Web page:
THE APPEAL FOR SURGICAL INSTRUMENTS.The Master of the Society of Apothecaries ackowledges with

thanks the receipt of surgical instruments kindly contributedby the following donors since the publication of the last list :-Anonymous, per the Oldham Medical Society; Dr. W. L. W.

Marshall, Huddersfield ; Dr. G. W. Collins, Wanstead, Essex; Dr.Cosgrave George, Colwyn Bay. -


REFERENCE is made in our Parliamentary Intelli-gence this week to a leaflet on the subject of anti-typhoid inoculation which is being distributed tothe troops. The leaflet is addressed " To All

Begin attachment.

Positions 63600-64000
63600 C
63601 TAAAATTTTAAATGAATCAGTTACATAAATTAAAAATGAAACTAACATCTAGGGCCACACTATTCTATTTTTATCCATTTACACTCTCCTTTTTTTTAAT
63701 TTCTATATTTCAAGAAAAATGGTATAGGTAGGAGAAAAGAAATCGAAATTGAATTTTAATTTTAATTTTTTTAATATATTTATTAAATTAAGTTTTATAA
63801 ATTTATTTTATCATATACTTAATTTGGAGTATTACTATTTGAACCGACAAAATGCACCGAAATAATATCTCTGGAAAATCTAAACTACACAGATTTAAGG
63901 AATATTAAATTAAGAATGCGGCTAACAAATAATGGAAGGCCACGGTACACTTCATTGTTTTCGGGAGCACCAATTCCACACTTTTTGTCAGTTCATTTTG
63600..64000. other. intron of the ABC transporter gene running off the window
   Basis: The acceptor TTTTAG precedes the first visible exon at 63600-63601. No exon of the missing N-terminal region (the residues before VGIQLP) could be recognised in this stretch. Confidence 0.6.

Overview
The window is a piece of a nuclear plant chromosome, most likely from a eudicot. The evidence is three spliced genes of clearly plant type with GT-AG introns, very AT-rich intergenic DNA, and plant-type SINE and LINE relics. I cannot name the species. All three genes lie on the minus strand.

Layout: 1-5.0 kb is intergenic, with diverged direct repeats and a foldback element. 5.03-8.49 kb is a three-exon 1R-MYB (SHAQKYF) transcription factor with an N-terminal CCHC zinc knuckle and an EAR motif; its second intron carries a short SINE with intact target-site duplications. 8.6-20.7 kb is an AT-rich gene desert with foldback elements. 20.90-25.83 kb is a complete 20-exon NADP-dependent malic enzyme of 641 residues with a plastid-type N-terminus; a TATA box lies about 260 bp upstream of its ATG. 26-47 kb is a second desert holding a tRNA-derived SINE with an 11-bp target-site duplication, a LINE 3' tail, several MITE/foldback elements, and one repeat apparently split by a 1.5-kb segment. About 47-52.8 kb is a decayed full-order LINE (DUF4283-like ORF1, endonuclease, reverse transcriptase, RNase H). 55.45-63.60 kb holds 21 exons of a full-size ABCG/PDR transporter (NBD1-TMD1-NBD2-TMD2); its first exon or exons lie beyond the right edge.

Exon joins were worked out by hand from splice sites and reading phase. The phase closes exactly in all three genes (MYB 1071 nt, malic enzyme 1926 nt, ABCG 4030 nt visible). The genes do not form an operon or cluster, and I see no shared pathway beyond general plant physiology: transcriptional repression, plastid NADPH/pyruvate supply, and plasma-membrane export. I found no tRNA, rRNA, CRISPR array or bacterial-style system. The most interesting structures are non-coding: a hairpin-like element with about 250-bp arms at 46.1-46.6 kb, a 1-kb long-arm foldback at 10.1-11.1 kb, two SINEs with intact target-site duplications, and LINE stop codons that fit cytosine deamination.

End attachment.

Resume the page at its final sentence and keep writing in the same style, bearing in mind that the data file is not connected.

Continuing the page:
Soldiers," and Lord Kitchener himself supplies apreface in these words :-

"I commend to the careful attention of everySoldier the following statement, to which, in theinterests of the health of the Army, I attach greatimportance.-KITCHENER, F.M."The statement is as follows :-

In every campaign typhoid fever is a serious element. Inthe South African War there were many more casualtiesfrom typhoid fever than from wounds.

In the present war the best is being done to preventtyphoid fever by extreme precautions in the matter of water-supply, as well as other sanitary measures, but in spite ofthis a number of men have been affected by the disease. -

Inoculation Gives the Body Power to Resist Infection.It is a means of protection in the efficiency of which those

who have studied the question have complete confidence.! Inoculation has nothing to do with vivisection.’ The great value of inoculation is shown clearly in thefollowing figures :-